Brazilian and Latin American markets mostly advanced on the day, although Argentina moved lower. Investors largely ignored another advance in crude oil, which put prices securely above US$ 60 a barrel.
Traders are awaiting the U.S. FOMC meeting on interest rates later this week.
Brazil’s benchmark Bovespa Index jumped 308.86 points, or 1.24%, while Mexico’s benchmark Bolsa Index advanced 155.45 points, or 1.17%. Argentina’s Merval Index declined 23.36 points, or 1.62%.
Brazilian shares added to Friday’s positive momentum, after spending most of last week in the red due to political and oil concerns.
Today, investors mostly ignored fresh revelations over the weekend regarding the country’s political scandal that involves the governing Workers Party.
Brazilian magazine Isto í‰ reported that about 20 million reais (US$ 8.4 million) were withdrawn through companies owned by Marcos Valério, an associate of the Workers Party. The withdrawals were made during the alleged period bribery is said to have taken place.
In economic reports, the central bank reported a consolidated public-sector primary budget surplus of 6.314 billion reais in May, lifting the 12-month primary budget surplus to 93.17 billion reais, or 5.02% of gross domestic product (GDP).
Still, the nominal monthly deficit, which includes interest payments on debt, was 7.4 billion reais in May, compared with a surplus of 3.06 billion reais in April and a deficit of 4.84 billion reais in the year-earlier period.
Separately, the central bank’s weekly market survey continued to show a decline in domestic inflation and growth rates for 2005.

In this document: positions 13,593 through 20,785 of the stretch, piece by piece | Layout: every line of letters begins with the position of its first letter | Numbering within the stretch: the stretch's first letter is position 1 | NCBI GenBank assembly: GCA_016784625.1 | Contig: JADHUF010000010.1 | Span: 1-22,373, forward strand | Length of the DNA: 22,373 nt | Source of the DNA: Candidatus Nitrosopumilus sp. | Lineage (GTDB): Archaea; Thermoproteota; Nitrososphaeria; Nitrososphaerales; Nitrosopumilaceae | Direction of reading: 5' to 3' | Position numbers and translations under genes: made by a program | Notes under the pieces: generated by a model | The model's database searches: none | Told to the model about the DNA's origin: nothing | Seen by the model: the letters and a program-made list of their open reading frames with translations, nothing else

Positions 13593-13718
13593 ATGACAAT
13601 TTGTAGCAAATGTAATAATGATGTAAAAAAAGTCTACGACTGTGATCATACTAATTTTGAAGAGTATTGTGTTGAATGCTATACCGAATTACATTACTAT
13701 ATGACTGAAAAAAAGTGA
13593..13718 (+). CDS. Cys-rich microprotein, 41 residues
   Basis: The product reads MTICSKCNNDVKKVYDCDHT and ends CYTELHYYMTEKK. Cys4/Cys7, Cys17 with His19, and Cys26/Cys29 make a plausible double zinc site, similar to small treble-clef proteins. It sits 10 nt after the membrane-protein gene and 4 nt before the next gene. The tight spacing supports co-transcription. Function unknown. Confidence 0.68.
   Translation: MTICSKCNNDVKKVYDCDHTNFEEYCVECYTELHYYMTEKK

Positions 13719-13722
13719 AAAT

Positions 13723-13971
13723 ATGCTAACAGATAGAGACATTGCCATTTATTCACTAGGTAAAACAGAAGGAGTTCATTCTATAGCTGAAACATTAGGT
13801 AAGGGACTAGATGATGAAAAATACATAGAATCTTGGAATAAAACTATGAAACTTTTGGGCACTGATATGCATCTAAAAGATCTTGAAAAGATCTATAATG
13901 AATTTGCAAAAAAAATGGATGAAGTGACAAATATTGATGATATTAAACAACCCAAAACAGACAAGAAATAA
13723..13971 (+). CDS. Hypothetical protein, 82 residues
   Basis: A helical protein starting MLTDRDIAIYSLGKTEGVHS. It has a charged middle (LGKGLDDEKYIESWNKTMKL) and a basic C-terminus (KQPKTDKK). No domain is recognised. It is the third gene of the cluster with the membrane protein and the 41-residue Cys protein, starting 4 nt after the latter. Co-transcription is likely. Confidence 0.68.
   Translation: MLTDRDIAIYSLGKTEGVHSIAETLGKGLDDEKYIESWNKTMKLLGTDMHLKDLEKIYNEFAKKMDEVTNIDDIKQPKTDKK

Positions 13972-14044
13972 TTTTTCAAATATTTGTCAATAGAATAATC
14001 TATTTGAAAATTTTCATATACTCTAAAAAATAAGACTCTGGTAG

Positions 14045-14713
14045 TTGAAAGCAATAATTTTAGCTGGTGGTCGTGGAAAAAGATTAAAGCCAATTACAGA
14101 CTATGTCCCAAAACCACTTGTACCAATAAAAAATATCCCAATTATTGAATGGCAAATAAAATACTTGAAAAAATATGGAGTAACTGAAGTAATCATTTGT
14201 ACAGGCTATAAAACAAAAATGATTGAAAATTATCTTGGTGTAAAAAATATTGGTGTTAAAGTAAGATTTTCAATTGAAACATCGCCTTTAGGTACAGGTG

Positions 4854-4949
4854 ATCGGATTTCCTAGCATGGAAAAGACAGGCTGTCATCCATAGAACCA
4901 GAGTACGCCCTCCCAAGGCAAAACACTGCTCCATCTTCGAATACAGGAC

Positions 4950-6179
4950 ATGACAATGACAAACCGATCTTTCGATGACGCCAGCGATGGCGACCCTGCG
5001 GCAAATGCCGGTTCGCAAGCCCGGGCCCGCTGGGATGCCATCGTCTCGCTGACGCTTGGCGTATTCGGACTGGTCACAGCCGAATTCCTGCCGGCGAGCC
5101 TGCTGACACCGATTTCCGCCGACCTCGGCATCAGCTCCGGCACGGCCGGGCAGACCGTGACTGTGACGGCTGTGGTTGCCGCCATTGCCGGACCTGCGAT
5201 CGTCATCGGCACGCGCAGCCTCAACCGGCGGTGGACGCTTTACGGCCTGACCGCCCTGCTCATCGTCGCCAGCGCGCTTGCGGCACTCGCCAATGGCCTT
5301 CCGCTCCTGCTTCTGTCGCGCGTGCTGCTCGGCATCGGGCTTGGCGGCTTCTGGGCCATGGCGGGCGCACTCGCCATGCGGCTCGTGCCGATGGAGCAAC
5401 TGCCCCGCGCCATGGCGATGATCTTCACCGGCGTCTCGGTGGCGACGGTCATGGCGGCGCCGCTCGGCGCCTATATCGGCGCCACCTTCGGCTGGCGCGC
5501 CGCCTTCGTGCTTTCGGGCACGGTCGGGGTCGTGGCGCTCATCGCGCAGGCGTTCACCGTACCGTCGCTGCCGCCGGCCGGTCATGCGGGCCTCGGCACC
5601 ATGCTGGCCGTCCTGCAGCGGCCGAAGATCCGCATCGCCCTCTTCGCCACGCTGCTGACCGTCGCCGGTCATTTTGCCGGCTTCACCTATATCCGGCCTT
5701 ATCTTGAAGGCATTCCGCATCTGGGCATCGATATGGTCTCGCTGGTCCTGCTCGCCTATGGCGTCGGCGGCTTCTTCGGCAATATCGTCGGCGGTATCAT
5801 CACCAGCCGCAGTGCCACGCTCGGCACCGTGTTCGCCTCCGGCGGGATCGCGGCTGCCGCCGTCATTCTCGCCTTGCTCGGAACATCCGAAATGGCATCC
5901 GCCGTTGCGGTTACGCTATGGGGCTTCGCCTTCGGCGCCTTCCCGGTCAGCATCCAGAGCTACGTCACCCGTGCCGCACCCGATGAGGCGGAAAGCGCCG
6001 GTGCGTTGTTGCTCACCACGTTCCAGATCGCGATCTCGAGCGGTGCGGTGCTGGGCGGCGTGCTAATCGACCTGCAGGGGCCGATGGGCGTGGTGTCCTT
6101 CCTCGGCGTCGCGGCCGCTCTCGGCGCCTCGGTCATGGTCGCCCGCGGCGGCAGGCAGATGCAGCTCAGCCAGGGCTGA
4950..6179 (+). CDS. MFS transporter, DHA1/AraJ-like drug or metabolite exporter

Turning to corporate reports, state-run oil firm Petrobras announced that it does not intend to raise its domestic gasoline and diesel prices in the short term, despite the recent surge in global oil prices.
Petrochemicals firm Braskem said that it, along with Venezuela’s state- owned Pequiven, may build a petrochemicals plant in Venezuela that may cost up to US$ 250 million and produce about 400,000 tons of polypropylene a year.
Elsewhere, Cemig expects to raise 2.22 billion reais in bank loans to roll over debts. The electric power utility said the move could warrant a better credit rating, which in turn could reduce the cost of borrowing.
Mexican shares snapped a four-session losing streak and posted gains. In economic headlines, the National Statistics Institute, or INEGI, reported that its global indicator of economic activity, or IGAE, grew 4.8% in April compared to a year earlier and was down 0.03% from March.
In corporate research notes, a major investment bank resumed coverage of bottler Femsa with an “overweight” rating.
Elsewhere, broadcaster TV Azteca and other firms controlled by Ricardo Salinas Pliego will likely see the end to their ADRs being traded on July 18. Recently, the firms decided to delist from the New York Stock Exchange due to the high costs.
Argentine receipts bucked the broader market upturn and posted declines. Chief of Cabinet Alberto Fernandez rejected the International Monetary Fund’s recommendation that Argentina raise its fiscal surplus.
Meanwhile, the national statistics agency, or INDEC, said that domestic construction activity grew a seasonally adjusted 2.3% in May from April and advanced 8.9% from the corresponding period a year ago.
Thomson Financial Corporate Group – www.thomsonfinancial.com